in January next be the day for appure and disinterested patriots, who stood forth, pointing electors in

in the several the firm advocates of its principles, did so at the expense of their existing popularity. They felt,

states, which, before the said day, that they had a higher duty to perform, than to shall have ratified the said Constituflatter the prejudices of the people, or to subserve

tion; that the first Wednesday in Febselfish, or sectional, or local interests. Many of them went to their graves, without the soothing ruary next be the day for the electors consolation, that their services and their sacri.

to assemble in their respective states, fices were duly appreciated. They scorned every attempt to rise to power and influence by the

and vote for a president; and that the common arts of demagogues; and they were con- first Wednesday in March next be the tent to trust their characters, and their conduct,

time, and the present seat of Conto the deliberate judgment of posterity.

“If, upon a close survey of their labors, as de. gress [New York] the place, for comveloped in the actual structure of the Constitu

mencing proceedings under the said tion, we shall have reason to admire their wisdom

Constitution.”+ and forecast, to observe their profound love of liberty, and to trace their deep sense of the Story, Exposition of the Constitution, pp. 35– value of political responsibility, and their anxiety 36. See also Story, Commentaries on the Constiabove all things, to give perpetuity, as well as tution, vol. i., p. 199. energy to the republican institutions of their † See Madison's letter of September 14, 1788, country; then, indeed, will our gratitude kindle to Washington, in Madison's Works (Congress into a holier reverence, and their memories will ed.), vol. i., p. 416.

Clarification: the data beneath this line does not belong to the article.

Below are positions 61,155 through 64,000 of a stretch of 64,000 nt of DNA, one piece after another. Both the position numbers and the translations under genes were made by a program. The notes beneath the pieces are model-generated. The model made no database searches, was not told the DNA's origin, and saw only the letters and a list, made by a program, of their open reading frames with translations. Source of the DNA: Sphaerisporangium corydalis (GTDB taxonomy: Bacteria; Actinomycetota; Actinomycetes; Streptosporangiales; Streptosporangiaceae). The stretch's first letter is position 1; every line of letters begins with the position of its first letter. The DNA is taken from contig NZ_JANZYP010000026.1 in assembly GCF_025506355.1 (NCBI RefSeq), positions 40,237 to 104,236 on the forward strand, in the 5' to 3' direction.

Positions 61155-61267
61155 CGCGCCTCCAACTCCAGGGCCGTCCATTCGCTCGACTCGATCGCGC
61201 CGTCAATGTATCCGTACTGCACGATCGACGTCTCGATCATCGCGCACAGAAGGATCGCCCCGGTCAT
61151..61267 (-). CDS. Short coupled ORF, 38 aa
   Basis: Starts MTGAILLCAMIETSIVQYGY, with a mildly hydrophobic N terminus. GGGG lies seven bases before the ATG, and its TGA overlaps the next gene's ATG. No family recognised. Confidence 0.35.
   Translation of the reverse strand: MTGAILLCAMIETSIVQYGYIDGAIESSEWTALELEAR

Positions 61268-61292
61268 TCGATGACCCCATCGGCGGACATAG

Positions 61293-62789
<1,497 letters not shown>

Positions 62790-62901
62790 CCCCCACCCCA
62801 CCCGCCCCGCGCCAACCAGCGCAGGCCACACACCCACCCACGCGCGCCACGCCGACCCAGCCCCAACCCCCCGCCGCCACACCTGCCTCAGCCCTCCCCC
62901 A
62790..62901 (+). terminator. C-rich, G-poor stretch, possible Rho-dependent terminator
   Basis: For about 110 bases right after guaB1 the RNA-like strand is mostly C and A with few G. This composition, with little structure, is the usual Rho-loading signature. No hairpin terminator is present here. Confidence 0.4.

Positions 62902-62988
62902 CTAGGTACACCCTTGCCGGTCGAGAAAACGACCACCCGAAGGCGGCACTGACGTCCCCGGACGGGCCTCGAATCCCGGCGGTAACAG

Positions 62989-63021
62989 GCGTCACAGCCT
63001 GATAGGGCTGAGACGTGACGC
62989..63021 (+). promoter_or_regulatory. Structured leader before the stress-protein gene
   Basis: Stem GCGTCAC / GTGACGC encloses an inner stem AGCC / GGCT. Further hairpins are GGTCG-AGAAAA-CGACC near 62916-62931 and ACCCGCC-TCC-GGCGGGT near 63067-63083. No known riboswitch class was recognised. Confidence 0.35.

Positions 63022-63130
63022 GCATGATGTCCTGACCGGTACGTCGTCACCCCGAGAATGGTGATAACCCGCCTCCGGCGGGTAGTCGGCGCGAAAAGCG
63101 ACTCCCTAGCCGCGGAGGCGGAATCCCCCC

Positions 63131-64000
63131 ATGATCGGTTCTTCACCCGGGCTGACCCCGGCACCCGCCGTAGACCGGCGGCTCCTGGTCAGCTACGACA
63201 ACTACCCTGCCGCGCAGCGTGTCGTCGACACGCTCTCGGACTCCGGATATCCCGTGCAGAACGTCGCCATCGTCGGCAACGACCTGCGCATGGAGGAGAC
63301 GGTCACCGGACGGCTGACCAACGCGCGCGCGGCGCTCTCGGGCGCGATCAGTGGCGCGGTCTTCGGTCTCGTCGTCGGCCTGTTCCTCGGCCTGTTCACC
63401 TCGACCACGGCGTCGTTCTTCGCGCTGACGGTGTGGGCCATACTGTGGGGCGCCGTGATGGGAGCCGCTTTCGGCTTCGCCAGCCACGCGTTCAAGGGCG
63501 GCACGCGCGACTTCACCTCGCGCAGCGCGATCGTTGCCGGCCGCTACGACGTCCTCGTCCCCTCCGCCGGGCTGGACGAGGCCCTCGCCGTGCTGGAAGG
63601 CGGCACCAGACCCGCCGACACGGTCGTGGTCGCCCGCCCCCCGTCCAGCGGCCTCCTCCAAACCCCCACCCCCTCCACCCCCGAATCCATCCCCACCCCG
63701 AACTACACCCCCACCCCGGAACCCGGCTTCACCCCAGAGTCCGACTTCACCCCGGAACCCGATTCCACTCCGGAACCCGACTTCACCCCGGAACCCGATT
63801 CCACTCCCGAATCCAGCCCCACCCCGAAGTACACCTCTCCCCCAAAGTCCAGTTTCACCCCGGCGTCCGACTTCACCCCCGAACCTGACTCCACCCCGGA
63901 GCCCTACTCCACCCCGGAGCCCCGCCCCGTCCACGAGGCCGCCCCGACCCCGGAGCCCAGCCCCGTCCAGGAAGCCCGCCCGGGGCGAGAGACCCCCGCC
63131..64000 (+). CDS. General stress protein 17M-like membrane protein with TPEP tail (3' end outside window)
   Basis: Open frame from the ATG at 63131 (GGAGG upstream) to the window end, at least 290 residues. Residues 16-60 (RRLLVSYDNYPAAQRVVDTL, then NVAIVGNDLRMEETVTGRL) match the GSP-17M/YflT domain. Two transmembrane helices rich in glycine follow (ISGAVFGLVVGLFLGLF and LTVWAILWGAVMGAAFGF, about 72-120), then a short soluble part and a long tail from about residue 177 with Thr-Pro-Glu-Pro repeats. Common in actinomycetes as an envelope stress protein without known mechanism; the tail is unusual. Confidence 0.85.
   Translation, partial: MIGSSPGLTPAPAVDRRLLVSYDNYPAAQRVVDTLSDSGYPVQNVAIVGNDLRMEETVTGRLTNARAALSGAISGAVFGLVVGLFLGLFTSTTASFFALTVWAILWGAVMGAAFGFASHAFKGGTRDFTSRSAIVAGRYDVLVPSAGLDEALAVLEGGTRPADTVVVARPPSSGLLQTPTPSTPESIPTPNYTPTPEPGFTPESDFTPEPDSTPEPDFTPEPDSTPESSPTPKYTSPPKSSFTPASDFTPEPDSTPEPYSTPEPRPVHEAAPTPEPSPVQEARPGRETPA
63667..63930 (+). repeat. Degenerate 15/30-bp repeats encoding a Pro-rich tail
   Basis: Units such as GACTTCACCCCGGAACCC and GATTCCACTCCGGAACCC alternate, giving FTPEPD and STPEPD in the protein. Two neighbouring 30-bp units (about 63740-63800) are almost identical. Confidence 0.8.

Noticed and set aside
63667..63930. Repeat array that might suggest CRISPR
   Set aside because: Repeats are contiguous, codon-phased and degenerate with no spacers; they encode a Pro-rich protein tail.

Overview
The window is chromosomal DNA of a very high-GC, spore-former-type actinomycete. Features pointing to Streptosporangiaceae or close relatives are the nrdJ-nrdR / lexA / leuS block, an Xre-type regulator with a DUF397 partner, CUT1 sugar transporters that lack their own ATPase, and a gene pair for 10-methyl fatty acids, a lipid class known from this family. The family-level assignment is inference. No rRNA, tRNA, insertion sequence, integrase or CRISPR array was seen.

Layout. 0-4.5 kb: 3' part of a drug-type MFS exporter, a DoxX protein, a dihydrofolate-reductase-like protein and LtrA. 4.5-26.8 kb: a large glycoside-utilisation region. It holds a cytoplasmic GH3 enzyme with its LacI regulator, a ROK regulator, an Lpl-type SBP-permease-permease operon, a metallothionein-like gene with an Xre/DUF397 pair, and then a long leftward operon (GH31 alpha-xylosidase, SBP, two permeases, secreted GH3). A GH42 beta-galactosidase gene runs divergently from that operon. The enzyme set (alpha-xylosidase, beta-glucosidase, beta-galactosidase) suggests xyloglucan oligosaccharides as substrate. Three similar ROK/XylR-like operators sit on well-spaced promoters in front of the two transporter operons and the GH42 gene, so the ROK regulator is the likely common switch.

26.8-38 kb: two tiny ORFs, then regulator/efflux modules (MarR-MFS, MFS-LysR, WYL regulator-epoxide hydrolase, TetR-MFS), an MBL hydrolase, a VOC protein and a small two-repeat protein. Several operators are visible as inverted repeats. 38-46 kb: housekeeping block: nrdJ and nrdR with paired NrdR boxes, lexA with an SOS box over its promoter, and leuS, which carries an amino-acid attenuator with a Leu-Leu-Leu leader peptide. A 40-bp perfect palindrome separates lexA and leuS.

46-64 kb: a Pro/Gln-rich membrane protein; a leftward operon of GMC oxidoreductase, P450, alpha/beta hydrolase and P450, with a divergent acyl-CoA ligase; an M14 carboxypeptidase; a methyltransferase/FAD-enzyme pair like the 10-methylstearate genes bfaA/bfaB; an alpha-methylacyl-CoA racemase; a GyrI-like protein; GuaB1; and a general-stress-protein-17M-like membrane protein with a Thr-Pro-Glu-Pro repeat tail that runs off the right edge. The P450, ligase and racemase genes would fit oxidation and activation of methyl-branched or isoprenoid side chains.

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SERIES SEVEN

LECTURES TWENTY-TWO TO TWENTY-FIVE

Social and Economic Conditions During the Revolutionary Era,

1764-1789

22. Land Systems, Wealth, Real and Personal Property Values
23. Industries, Agriculture, Labor
24. Commerce, Transportation, Banking and Currency
25. Education, Religion, Literature, Art

THE UNITED STATES

CHAPTER I.

1764-1789.

LAND SYSTEMS: WEALTH: REAL AND PERSONAL PROPERTY VALUES.

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Systems of land ownerships in various colonies — Grants in the West - Importance of the public domain